After telling how he fell in love with another straight man, Mike Iamele heard countless stories of other people creating relationships that feel right to them.
Over the past few weeks, since I wrote about my experience as a straight man who fell in love with another straight man, I’ve received (literally) thousands of e-mails from readers who offered their perspectives, argued their viewpoints, shared their own stories, smiled, laughed, and even cried.
I never expected such sincere outpouring of emotion and discussion from my own story. I’ve received every question under the sun from how we made this work, to where we go from here, to even if I’ve fully recovered from my sickness (which I have, thank you, with the help of doctors, alternative medicine practitioners, dietary changes, and herbs).
But, after hearing countless stories just like my own, I’ve realized that my story is just one in a very important discussion we all need to be having about the “new normal” in love, sexuality, and identity.
We’re at a pivotal point in history. Half of all marriages end in divorce, more than 10 percent of the country is finding love or sex through dating sites and apps, and almost half of the states in the U.S. have legalized gay marriage. The traditional rules for intimacy have fallen by the wayside. Without any rules to follow, people are creating lives that feel right to them.
I’ve received e-mails from gay men who fell in love with and married women. I’ve received messages from same-sex couples who share romantic love but keep their relationship open to pursue sex with opposite-sex partners. I’ve talked to people in polyamorous relationships, long-distance relationships, sexless, open, and every combination in between.
Normal is a very relative term, especially when it comes to relationships. And today’s normal is really just about happiness. It’s about creating a life that feels right and honest and authentic to you. It’s about creating your own rules for love because you and your partner(s) have never existed before. There’s no example of how to do this because you and your relationship are completely unique.
Labels are absolutely useful for helping people feel connected, relatable, even understood. But there comes a point where the label starts holding you back. And you have to decide if you’re willing to take life in with each moment, or if you’re going to stick so stubbornly to a decision you made about yourself and the way love is supposed to be long ago.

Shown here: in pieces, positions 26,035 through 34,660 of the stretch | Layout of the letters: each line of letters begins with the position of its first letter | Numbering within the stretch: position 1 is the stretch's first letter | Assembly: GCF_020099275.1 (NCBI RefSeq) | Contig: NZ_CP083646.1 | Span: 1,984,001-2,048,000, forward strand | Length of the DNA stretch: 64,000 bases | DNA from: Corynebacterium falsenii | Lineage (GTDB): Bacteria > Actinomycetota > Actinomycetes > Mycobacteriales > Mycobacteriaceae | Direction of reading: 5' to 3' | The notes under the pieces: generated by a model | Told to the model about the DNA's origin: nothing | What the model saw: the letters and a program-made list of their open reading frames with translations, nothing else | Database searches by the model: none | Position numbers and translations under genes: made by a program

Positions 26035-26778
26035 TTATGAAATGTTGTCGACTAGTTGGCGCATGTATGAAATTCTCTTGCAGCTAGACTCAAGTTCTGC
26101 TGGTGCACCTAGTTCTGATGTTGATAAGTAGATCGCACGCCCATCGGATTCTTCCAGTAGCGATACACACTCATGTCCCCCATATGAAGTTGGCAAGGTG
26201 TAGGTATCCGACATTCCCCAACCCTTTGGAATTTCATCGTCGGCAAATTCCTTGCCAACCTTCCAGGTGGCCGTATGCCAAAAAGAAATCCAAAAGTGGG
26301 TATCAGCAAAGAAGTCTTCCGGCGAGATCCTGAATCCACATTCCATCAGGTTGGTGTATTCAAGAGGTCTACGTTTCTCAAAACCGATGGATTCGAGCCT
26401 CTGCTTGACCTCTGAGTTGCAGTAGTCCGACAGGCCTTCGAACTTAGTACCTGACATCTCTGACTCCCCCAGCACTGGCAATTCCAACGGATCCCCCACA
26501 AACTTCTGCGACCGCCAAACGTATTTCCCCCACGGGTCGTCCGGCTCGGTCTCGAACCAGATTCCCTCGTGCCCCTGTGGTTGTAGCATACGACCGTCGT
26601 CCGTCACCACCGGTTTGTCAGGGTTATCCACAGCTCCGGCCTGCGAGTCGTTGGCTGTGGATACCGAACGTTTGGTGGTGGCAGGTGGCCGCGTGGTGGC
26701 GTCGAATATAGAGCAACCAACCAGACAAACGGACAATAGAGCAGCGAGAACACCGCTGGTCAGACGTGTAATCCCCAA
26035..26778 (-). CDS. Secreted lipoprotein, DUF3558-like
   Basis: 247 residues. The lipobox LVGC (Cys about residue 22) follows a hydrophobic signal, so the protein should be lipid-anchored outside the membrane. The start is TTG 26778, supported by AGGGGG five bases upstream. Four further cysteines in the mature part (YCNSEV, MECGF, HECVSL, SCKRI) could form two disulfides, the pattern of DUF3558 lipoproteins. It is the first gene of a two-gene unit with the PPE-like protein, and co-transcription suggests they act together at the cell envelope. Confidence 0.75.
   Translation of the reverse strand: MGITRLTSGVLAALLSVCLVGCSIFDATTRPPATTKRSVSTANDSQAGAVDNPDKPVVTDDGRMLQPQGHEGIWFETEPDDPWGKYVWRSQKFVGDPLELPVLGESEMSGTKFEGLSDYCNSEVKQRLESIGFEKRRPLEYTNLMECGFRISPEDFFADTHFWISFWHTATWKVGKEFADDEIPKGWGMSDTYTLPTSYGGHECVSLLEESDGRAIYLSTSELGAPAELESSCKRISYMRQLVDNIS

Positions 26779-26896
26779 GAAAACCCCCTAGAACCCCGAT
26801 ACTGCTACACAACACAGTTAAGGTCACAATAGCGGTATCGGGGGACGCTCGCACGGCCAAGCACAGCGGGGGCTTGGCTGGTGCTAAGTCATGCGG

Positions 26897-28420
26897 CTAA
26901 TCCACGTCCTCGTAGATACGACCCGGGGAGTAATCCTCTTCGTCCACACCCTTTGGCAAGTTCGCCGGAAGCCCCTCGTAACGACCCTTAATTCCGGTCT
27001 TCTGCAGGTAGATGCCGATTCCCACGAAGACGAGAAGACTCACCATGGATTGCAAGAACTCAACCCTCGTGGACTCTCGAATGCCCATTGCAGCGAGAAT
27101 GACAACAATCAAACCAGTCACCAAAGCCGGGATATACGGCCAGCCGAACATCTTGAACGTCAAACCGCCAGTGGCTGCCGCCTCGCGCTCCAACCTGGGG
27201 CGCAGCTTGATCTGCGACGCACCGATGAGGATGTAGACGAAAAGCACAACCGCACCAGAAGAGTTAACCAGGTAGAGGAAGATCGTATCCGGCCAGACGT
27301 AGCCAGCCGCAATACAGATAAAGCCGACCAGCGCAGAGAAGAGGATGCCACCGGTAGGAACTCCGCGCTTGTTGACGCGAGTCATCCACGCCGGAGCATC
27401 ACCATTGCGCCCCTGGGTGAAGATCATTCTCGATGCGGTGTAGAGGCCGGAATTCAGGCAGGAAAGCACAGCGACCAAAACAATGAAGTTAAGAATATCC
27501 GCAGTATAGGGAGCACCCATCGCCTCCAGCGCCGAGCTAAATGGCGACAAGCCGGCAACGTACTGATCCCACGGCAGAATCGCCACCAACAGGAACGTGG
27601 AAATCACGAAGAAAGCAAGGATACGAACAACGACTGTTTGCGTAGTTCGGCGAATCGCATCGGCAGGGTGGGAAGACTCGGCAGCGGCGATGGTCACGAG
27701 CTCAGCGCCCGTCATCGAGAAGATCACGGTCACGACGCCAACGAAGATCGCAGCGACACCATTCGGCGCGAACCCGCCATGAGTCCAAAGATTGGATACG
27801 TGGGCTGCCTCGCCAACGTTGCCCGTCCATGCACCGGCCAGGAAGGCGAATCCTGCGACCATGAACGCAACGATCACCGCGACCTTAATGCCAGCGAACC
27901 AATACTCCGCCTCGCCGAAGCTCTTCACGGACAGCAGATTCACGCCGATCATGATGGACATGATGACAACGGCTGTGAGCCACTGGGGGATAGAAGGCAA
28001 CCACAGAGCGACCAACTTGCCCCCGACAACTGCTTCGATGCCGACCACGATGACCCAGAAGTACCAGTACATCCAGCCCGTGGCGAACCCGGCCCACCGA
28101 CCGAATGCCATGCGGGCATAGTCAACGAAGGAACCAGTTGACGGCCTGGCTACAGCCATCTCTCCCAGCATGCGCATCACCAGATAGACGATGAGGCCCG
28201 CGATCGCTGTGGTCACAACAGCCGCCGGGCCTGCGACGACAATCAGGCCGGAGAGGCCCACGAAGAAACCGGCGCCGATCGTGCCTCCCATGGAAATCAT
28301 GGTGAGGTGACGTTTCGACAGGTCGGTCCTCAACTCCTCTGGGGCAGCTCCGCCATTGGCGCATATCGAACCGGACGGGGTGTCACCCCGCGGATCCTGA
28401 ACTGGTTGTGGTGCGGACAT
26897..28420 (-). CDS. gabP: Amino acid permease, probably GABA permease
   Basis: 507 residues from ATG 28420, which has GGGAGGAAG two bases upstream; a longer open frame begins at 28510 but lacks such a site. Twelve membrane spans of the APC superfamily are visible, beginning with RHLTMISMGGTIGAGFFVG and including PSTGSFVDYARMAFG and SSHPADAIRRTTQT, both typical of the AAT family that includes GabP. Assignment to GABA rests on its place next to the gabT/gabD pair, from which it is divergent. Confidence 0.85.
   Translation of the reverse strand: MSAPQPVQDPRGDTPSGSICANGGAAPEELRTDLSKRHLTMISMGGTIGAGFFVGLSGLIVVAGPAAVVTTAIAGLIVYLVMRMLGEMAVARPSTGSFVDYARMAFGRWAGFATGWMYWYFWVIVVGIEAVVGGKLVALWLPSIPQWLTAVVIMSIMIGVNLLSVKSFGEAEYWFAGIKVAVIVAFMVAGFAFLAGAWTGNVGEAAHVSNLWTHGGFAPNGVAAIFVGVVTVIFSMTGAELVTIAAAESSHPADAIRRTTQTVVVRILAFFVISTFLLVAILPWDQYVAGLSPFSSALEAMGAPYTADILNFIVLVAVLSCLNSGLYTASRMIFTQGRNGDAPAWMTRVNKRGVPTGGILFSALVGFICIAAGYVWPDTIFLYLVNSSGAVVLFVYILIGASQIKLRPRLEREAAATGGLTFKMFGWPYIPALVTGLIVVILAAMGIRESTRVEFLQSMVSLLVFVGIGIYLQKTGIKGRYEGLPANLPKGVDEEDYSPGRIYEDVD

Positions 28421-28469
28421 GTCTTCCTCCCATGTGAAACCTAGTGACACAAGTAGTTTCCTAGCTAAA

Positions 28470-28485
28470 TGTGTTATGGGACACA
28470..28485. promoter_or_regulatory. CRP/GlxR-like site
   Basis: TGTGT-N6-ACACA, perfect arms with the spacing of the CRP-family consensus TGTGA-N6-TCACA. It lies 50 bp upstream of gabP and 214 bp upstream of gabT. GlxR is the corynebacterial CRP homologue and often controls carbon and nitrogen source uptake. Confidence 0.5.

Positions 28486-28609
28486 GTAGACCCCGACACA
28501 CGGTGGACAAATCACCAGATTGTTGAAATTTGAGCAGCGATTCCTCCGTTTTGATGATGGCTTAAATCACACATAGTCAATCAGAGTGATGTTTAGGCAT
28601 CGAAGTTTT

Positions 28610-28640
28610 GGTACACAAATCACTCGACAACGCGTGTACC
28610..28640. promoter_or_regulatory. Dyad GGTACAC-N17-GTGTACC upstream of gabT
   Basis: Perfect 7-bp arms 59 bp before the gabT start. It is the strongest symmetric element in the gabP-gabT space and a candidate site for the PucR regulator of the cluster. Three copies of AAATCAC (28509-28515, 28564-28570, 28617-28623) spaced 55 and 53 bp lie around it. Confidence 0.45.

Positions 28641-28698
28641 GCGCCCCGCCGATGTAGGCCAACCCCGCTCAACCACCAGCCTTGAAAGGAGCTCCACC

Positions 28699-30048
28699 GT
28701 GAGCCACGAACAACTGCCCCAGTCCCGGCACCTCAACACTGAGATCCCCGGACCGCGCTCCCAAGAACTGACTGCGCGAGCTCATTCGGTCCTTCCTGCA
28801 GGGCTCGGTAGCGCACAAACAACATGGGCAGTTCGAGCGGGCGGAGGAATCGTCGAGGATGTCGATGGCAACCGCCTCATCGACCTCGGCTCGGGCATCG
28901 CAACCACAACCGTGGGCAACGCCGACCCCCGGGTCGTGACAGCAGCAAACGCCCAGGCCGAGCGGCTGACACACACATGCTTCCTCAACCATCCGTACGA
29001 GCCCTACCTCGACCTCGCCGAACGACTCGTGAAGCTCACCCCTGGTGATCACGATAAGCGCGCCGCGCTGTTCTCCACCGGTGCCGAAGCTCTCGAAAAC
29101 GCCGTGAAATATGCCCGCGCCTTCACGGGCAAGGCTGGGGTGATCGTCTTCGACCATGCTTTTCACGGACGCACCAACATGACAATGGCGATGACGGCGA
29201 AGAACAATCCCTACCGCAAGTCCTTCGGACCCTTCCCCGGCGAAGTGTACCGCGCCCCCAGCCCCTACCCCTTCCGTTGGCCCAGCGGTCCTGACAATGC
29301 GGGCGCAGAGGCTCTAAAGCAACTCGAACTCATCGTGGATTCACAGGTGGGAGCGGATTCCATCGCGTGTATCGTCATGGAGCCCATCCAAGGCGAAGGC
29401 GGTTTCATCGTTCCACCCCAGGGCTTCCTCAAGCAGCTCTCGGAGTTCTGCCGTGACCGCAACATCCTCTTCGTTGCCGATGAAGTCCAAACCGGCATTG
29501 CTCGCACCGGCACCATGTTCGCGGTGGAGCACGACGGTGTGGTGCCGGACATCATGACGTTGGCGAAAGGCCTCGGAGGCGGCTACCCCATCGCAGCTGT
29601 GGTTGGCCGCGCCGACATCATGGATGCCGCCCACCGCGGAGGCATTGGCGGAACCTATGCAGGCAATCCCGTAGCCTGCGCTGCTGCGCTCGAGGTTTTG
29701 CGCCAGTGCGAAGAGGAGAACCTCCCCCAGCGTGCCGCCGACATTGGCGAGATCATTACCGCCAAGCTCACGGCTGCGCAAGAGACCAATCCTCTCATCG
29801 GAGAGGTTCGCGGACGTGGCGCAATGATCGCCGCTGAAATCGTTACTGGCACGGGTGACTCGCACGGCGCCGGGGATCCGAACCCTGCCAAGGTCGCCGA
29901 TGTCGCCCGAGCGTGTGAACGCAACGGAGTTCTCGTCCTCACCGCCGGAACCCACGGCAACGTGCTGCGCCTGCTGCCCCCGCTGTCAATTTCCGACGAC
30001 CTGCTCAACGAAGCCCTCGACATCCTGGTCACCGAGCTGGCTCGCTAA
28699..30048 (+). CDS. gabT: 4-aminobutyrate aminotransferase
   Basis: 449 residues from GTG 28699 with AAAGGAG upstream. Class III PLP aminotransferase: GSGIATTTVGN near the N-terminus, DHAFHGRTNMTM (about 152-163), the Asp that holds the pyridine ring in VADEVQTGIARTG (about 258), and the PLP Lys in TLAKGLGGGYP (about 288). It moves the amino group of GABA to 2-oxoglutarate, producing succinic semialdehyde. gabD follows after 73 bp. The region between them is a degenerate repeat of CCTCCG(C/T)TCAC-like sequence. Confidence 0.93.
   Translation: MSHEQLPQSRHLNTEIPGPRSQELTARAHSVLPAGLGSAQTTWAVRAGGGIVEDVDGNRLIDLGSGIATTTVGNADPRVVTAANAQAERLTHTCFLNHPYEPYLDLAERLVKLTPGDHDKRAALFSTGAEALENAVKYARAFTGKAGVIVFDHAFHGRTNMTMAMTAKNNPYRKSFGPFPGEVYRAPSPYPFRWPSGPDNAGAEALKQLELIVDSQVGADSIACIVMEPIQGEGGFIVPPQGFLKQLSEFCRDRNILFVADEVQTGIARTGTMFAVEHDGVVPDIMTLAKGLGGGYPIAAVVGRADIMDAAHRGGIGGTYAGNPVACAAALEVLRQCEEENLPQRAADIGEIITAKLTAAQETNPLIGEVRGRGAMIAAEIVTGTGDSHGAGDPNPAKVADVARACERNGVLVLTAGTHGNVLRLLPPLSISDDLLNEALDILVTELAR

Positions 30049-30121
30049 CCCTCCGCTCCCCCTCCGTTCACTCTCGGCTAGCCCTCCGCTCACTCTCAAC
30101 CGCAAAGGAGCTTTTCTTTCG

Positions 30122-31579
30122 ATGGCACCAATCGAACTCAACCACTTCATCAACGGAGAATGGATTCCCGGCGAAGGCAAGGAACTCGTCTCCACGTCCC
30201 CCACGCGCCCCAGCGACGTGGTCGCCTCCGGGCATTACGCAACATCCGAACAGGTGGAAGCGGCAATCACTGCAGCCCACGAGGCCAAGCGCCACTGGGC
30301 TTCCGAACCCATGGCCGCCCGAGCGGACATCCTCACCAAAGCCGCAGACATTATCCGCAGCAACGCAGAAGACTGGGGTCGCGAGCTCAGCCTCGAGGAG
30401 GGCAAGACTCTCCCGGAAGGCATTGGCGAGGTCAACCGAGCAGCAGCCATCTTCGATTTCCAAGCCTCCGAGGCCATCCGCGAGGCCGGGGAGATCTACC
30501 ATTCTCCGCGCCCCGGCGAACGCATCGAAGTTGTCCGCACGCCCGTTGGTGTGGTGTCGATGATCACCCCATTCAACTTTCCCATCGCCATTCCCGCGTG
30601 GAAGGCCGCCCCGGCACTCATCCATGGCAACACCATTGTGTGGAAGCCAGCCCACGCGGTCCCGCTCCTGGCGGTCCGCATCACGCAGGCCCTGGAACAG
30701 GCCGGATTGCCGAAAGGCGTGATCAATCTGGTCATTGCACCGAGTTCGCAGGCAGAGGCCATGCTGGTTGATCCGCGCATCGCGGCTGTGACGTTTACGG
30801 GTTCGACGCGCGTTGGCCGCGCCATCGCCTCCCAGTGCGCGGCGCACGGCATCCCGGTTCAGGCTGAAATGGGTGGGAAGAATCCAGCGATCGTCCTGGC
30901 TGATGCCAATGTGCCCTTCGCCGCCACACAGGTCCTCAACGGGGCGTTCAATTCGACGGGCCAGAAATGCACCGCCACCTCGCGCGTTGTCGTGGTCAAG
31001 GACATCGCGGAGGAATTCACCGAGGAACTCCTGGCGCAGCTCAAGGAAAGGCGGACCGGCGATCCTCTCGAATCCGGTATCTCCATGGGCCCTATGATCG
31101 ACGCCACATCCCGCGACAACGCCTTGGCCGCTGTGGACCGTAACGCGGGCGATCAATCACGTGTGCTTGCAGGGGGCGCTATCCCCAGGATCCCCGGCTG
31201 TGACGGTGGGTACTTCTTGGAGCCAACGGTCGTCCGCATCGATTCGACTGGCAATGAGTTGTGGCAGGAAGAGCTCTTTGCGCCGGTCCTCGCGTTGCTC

Years ago, way before Garrett and I ever started a romantic relationship, I remember he said something about his current long-term relationship with a woman. He said, “You say you wouldn’t do that now; but, when you love someone, you’re willing to try almost anything for them. You’re wiling to find an expression of that love that works for both people.”
Years later, I smile at Garrett’s wisdom and openness. That’s really all it is. That’s really all any of it is—a willingness to find an appropriate and comfortable way to express love for that relationship. I won’t say it’s always easy. I won’t say it’s always comfortable. For Garrett and I, it took well over a year before we found an expression that felt right to us. We tried many different models until we settled on something that worked.
In truth, our lives are all made up of relationships—many different kinds of relationships. We have family, friends, co-workers, romantic partners, sexual partners, lovers, and maybe some combination of that mix. With every single relationship in your life, you need to determine an appropriate and comfortable way to express that love.
Do you call your family once a week? Once a month?
Do you cross that boundary and engage sexually with a coworker? How far is too far? How do you act at work?
Do you commit to a monogamous relationship? Are your needs being totally fulfilled by your partner?
Do you try the long-distance thing? At what point is it just too much?
Do you engage in sex? If so, how soon? And what does sex mean to you?
We’re working through these questions all the time. We’re negotiating what feels right to us. And it’s really only the business of the two (or more) people in the relationship to make it work.
Of course, we have sexual preferences. Of course, we have our own predispositions. But if you want to make something work badly enough, you really can make it work. It might take time. It might take patience. It might even take moving outside your comfort zone. But you can absolutely make it work if you’re willing to negotiate a level of expression for love that feels right to you.
At the end of the day, love is love. And it’s not an incredibly interesting thing. It’s more of a Friday-night-in-front-of-the-couch thing. It’s more of a lounging-around-in-sweatpants thing. It’s an opportunity where you can be yourself completely—without the fancy outfit or funny lines—and another person still chooses you every time.
If you’re lucky enough to find that, throw the rules out the window. Throw the labels out the window. Throw any boxes or containers or restrictions out the window. Because you’ve got something special and unique and magical. You’re the only one who can make the rules for your life.
And, uncomfortable or not, that’s something worth fighting for.
Where It All Began: I’m an Otherwise Straight Man (Who Fell in Love With My Best Friend)
What Mike Learned About Love: What Love Is & What Love Isn’t